Monzo has warned candidates against using ChatGPT when applying for jobs with the firm, amid concerns that the AI platform will give some candidates an unfair advantage.
The Telegraph reports that the challenger bank added a disclaimer to its job advertisements in recent weeks, stating: “You should submit your own application without help from other sources e.g Others/ChatGPT any applications whereby external support has been provided will be disqualified.”
The publication reportedly spoke to a Monzo source who explained that the warning was a pre-emptive measure, and that no job candidates had been caught using the generative AI platform to finesse their applications.
‘Just be yourself... don’t take the risk’
It’s completely understandable why some may be tempted to use ChatGPT or a similar generative AI system to improve their job prospects, but with firms quickly catching on to this trend, is it worth the risk?, Chris Parsons, Co-founder & Chief Technology Officer at Lollipop, a shopping assistant app, recently wrote on LinkedIn: “A lot of answers we get to job application questions are obviously generated by ChatGPT. We can tell when a candidate pastes in a ChatGPT response. Don't take the risk.
“We CAN'T tell when ChatGPT is used to inspire a thoughtful and accurate answer - and that's just fine.
“If you don't know what to write in a job application question, just say so. Don't use ChatGPT to make up an answer for you.
“Just be yourself when answering questions. It's going to save everyone time.
“We find the limit of people's knowledge at interview anyway.
“We all have limits to our knowledge, so no-one needs to pretend they don't have them!”
How ChatGPT could change recruitment
Let’s say a candidate ignores Parsons’ warnings about using ChatGPT when applying for jobs. Can it really help set you apart from the competition? Not quite yet, argues Áine Fanning, Managing Director of Cpl’s Talent Evolution Group, who explained: “The promise of ChatGPT is to automate tasks that we used to think were the exclusive domain of humans. Whether it changes the world of recruitment ultimately comes down to whether it delivers on that promise.
“If it does, the impact will be huge. ChatGPT touches anything that involves language: CVs, cover letters, emails – perhaps even scripts for telephone and in-person interviews. But the big question is competence. Can ChatGPT truly match human efforts?
“For now, at least, the answer appears to be “No”. The outputs ChatGPT generates, though often passable, tend to be generic. It lacks the unique spark that distinguishes exceptional candidates. There are also big issues with its depth of understanding. Ask ChatGPT to share genuine expertise on a niche topic and it will often get its facts wrong. Neither of these weaknesses bodes well for a job application.
“With that said, a little human help goes a long way. A human editing ChatGPT’s output could produce a better result than either one acting alone. As the technology improves, it’s even possible that the human element could fade away entirely.”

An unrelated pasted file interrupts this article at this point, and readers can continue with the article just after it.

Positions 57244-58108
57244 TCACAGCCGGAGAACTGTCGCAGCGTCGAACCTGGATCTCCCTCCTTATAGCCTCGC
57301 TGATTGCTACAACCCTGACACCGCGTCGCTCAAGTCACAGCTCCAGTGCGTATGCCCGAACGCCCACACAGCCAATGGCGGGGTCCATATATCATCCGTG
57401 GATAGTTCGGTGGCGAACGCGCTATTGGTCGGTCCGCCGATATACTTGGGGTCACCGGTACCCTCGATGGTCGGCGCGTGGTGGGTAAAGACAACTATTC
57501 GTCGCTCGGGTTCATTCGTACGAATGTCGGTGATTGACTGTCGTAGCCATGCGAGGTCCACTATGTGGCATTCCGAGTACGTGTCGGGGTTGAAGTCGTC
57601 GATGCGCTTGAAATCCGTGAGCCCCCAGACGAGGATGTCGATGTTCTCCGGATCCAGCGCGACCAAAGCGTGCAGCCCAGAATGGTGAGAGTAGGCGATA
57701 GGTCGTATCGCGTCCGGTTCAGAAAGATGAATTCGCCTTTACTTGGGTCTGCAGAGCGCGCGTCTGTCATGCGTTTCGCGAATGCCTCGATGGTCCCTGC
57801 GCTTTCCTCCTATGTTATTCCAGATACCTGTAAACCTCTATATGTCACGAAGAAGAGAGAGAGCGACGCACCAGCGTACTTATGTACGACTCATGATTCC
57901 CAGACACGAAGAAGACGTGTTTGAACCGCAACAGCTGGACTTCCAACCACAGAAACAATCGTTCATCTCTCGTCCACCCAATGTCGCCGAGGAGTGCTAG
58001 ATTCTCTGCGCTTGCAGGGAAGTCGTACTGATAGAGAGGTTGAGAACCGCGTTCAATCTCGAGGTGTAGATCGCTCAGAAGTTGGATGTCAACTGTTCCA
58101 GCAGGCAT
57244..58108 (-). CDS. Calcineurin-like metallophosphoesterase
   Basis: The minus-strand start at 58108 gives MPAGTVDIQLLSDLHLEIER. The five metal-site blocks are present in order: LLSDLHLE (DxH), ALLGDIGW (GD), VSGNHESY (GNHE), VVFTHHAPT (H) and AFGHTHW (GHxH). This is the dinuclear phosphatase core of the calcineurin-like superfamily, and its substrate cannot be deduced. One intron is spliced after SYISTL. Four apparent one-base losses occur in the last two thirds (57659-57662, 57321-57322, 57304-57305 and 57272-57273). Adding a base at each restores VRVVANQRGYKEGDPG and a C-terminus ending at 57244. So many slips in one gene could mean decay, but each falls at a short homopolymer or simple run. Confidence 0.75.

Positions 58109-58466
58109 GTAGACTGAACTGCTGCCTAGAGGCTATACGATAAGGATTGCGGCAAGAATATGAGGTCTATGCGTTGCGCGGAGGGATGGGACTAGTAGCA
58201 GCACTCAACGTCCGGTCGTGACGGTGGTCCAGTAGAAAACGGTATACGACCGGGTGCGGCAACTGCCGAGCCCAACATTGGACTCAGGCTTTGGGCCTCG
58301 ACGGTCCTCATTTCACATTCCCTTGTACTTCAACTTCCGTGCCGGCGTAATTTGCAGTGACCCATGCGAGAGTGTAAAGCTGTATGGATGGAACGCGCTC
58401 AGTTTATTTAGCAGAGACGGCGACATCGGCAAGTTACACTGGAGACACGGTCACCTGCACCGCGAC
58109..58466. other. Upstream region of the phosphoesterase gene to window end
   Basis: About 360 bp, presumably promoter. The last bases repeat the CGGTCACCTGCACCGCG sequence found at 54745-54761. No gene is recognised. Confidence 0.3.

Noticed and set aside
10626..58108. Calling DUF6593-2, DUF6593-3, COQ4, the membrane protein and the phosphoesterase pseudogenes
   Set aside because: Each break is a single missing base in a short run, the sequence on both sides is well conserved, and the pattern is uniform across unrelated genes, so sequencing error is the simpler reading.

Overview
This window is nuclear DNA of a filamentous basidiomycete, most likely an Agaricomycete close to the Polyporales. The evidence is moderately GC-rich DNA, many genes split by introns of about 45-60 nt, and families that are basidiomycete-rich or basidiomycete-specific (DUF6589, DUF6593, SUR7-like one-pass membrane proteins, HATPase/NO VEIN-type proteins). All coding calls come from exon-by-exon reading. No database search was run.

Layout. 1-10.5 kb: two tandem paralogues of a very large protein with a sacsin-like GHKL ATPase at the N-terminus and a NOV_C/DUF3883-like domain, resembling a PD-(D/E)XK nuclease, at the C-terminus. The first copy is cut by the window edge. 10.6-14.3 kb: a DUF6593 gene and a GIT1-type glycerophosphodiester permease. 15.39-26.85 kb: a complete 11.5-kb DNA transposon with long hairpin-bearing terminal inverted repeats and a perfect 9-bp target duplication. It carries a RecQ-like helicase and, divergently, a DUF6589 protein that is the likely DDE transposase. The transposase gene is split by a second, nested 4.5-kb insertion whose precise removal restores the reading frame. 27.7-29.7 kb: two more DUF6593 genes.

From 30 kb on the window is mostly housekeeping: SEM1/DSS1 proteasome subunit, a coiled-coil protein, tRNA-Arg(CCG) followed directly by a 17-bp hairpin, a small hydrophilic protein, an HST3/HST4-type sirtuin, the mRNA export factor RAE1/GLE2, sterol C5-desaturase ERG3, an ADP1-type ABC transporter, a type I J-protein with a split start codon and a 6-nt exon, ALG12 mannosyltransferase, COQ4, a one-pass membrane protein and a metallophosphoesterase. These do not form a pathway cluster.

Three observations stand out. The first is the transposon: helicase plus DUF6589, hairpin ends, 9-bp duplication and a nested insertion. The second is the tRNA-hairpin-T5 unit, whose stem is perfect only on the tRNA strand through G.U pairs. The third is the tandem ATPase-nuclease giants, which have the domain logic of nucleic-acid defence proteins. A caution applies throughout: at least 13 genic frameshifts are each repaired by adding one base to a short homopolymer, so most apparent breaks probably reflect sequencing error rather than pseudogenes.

So, what consequences may candidates face, if using ChatGPT inappropriately when applying for job roles?
Fanning went on: “This will vary depending on the recruiter they are working with and the company they are applying to. However, all applicants should be conscious that several tools exist for checking whether a given piece of text was generate by ChatGPT.
“Though none are 100% accurate, they could nevertheless be used to justify a hiring manager’s suspicions if they suspect a CV or cover letter displays ChatGPT’s hallmarks. The decision on whether to use such tools ultimately sits with the decision makers, but their very existence should give applicants pause if they’re considering using ChatGPT.
“Having said that, enforceability is an issue. Savvy candidates may edit ChatGPT’s responses into their own words, or even use tailored prompts to encourage ChatGPT to depart from its default tone of voice.”
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Impacts on the future of work
Fanning also elaborated on the possibility that restrictions could be placed on the use of ChatGPT in recruitment.
“We’re conscious of a few news stories where big companies have banned the use of ChatGPT. A notable case was the financial services company JPMorgan Chase. But they didn’t specify a reason for banning ChatGPT beyond their existing guidelines about the use of third-party software. So, on the surface at least, their reasons for the ban don’t seem related to any security threat from AI technology,” said Fanning.
“It all comes back to the same question of enforcement. If ChatGPT can do a job effectively, employees who use it are going to benefit. And when the tool is public, can you really stop people using it?”
Fanning concluded: “A more likely future is one where ChatGPT usage becomes accepted as a part of normal working life. Recruitment professionals – just like workers in all other domains – will come to understand its benefits and limitations. They’ll use it when it helps them do their job more effectively and stick to more traditional methods where ChatGPT is of no help.”